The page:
“Our analysis indicated that intake of vegetables and fruits may have a protective effect on lung cancer”
If you have been diagnosed with lung cancer, at any stage, you know that conventional oncology has little to offer you that is truly curative. This was also the case with my cancer when I was diagnosed in late January of 1994.
Twenty plus years managing cancer, remissions, relapses, collateral damage and secondary cancers has taught me that conventional oncology represents only a tiny fraction of what cancer management is all about. Numerous studies document the ability of nutrition, supplementation, and lifestyle therapies to be cytotoxic (kill) to lung cancer.
The study below clearly indicates that fruit and veggie intake can be an actual therapy. But please understand that there is much more to a lung cancer diagnosis that fruit and veggie consumption.
I am both a cancer survivor and cancer coach. I work with cancer patients to manage complicated diagnoses with the best of both conventional (FDA approved) and evidence-based, non-conventional therapies.
If you would like to work with an experienced cancer coach, please scroll down the page, post a question or comment and I will reply ASAP.
- Long-term Cancer Survivor
- Cancer Coach
- Director PeopleBeatingCancer
The effect of fruit and vegetable intake on the development of lung cancer: a meta-analysis of 32 publications and 20 414 cases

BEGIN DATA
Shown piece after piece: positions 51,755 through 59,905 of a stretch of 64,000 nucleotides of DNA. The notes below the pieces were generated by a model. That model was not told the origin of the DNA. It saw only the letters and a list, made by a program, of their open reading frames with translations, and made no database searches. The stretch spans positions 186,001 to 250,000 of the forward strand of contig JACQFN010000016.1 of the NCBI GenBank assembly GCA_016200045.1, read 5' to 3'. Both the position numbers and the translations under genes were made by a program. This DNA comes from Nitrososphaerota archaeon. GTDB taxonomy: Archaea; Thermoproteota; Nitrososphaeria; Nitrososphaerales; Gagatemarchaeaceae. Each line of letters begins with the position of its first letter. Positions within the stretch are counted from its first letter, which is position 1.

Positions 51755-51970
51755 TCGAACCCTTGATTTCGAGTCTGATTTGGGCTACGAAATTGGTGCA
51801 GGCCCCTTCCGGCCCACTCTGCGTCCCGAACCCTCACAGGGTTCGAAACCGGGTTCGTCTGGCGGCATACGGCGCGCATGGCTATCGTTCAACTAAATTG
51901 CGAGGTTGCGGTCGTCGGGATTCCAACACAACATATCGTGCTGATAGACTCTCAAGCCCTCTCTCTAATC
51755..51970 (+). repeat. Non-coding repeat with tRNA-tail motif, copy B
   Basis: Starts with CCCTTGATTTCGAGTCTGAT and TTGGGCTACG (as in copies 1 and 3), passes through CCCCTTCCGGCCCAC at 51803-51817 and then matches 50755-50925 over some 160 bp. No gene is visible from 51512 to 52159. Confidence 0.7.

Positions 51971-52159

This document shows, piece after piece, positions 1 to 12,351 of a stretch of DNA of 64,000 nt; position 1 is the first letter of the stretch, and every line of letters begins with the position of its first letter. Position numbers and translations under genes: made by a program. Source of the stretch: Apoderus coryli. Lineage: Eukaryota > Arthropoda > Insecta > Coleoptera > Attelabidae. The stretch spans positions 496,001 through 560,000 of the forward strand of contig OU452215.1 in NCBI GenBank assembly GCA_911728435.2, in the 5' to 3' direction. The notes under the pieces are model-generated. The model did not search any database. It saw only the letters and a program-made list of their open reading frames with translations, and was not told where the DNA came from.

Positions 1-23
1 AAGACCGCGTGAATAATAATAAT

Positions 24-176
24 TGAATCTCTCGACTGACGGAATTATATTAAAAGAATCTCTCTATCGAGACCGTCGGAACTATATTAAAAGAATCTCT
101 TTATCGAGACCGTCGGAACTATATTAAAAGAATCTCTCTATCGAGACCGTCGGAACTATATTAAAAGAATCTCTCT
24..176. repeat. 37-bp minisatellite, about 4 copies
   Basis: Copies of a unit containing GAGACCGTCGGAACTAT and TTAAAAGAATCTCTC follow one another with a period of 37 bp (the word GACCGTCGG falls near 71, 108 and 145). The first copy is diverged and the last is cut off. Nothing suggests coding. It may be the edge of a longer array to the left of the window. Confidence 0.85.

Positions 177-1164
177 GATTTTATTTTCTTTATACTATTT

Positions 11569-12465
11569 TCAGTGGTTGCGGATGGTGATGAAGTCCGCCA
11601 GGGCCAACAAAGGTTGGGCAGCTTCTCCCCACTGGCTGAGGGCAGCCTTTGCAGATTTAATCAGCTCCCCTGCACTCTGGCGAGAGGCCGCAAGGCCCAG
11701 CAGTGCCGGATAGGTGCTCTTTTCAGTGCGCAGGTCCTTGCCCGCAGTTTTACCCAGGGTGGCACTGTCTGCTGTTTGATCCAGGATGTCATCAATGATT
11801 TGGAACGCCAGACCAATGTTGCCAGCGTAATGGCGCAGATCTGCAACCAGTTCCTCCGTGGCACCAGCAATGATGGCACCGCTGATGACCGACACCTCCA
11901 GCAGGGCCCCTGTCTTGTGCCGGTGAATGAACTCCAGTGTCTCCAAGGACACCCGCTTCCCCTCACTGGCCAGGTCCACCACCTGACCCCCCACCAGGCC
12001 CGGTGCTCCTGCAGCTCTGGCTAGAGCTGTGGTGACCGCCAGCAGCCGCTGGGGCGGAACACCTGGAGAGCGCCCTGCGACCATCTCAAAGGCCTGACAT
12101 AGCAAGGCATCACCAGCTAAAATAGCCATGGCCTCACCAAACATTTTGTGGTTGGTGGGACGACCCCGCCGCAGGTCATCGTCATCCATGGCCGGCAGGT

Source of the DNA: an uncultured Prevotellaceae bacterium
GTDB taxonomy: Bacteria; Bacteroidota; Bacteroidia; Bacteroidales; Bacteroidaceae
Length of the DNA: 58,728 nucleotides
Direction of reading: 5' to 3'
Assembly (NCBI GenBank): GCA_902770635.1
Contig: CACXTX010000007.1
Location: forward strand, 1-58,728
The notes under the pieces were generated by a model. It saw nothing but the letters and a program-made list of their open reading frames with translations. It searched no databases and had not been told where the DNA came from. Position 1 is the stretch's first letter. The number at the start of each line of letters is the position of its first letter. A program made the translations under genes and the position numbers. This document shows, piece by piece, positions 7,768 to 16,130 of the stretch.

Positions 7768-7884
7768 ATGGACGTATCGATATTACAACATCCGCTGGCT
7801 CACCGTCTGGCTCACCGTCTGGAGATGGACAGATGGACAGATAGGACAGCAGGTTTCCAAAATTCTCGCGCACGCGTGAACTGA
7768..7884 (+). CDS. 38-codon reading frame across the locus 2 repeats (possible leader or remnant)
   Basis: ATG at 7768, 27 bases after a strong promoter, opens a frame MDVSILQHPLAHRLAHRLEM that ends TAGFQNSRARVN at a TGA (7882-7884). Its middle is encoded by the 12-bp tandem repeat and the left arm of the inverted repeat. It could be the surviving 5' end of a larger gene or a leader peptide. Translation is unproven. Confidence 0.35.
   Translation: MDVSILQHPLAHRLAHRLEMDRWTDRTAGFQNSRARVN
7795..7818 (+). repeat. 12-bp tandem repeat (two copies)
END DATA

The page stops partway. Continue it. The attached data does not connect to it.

“Background/Objectives: Quantification of the association between the intake of vegetables and fruits and the risk of cancer is controversial.
Subjects/Methods: Pertinent studies were identified by a search in PubMed and Web of Knowledge
Results: 30 articles with 37 studies comprising of 20 075 lung cancer cases for vegetables intake with cancer risk and 31 articles with 38 studies comprising of 20 213 cancer cases for fruits intake with lung cancer risk were included in this meta-analysis. The combined results showed that there were significant associations between vegetables and fruits intake and cancer risk.
Conclusions: Our analysis indicated that intake of vegetables and fruits may have a protective effect on lung cancer, and the associations were stronger in females.